In the meantime, you can offset the impact by continuing to make all of your payments on time and maintaining a good credit history. Getting pre-approved is a valuable first step in the home buying process, and it shouldn’t have a long-term impact on your credit.
If you apply for a mortgage from multiple lenders within a short time, your score will not go down every time those lenders review your creditworthiness. Since you are only seeking one loan, each loan request from different lenders will count as one complex request. Thus, even if you get pre-approval from three lenders, your credit score will only drop by a few points.
Does pre-qualification affect credit score?
There are two types of loan inquiries that financial institutions make to determine if a person is eligible for a loan. The soft credit request that is used in the prequalification process does not affect your credit score. Reviewing your credit scores and reports is also considered a soft request.
The hard credit request that occurs when you apply for a loan will harm your credit score, although the impact will be temporary.
What’s the primary benefit of being pre-qualified for a mortgage?
Pre-qualifying for a loan indicates that builders and real estate professionals are seriously considering buying a home in a certain price range. The borrower’s pre-qualification is based on the information provided such as financial situation, including debt, income, and assets. The lender reviews everything and gives an estimate of how much the borrower can expect to receive.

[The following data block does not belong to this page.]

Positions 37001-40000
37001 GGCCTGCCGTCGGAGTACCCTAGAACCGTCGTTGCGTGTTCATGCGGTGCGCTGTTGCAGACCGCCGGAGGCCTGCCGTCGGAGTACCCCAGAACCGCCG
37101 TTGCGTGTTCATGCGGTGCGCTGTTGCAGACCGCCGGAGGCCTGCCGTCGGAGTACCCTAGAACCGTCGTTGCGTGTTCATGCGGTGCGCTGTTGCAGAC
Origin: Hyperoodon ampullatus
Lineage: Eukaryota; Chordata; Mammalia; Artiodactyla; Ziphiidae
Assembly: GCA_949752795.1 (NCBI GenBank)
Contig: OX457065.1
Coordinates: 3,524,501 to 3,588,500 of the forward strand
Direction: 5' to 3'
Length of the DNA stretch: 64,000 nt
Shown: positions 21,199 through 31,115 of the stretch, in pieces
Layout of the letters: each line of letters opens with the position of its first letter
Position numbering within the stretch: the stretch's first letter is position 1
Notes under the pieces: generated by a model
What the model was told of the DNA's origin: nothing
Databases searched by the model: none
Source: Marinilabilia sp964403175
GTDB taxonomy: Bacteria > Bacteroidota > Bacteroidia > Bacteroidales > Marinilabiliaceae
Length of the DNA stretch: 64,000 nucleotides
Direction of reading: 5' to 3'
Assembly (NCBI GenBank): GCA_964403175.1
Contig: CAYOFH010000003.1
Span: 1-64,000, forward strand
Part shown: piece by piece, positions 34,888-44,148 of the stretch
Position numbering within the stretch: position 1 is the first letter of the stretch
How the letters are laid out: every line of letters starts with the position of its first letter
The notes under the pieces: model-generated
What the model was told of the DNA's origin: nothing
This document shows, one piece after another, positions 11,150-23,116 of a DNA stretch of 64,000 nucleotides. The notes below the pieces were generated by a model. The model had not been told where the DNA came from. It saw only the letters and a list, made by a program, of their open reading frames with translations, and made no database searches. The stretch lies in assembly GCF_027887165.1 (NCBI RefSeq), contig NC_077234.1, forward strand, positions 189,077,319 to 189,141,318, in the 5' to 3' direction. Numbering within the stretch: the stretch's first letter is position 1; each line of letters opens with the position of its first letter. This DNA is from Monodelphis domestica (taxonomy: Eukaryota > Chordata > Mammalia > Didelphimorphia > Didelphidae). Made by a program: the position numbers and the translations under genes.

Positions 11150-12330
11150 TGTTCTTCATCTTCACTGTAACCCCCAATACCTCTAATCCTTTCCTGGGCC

Prequalification can be done over the phone or online, and generally, there is no fee. It usually takes one to three days for the prequalification letter to be received. Keep in mind that loan prequalification does not include a review of credit reports or a detailed assessment of the buyer’s ability to purchase a home.
Chances of getting denied after pre-approval
While it is possible to be rejected after pre-approval, it is not common. There are a few reasons why you might be rejected after pre-approval:
- If your financial situation changes between the time of pre-approval and when you apply for the loan.
For example, if you lose your job or have a significant decrease in income, the lender may reconsider your loan application.
- If the property you are purchasing is appraised for less than the purchase price.
In this case, you would need to bring additional cash to make up the difference.
- If the lender discovers new information about your credit history making you a higher-risk borrower.
While being rejected after pre-approval can be disappointing, it is not always indicative of your ability to obtain a loan in the future.
If you are declined, you may want to speak with the lender to find out why and see if there is anything you can do to improve your chances of success next time.
Understanding the difference between pre-qualification and pre-approval can save you time and energy when applying for a mortgage.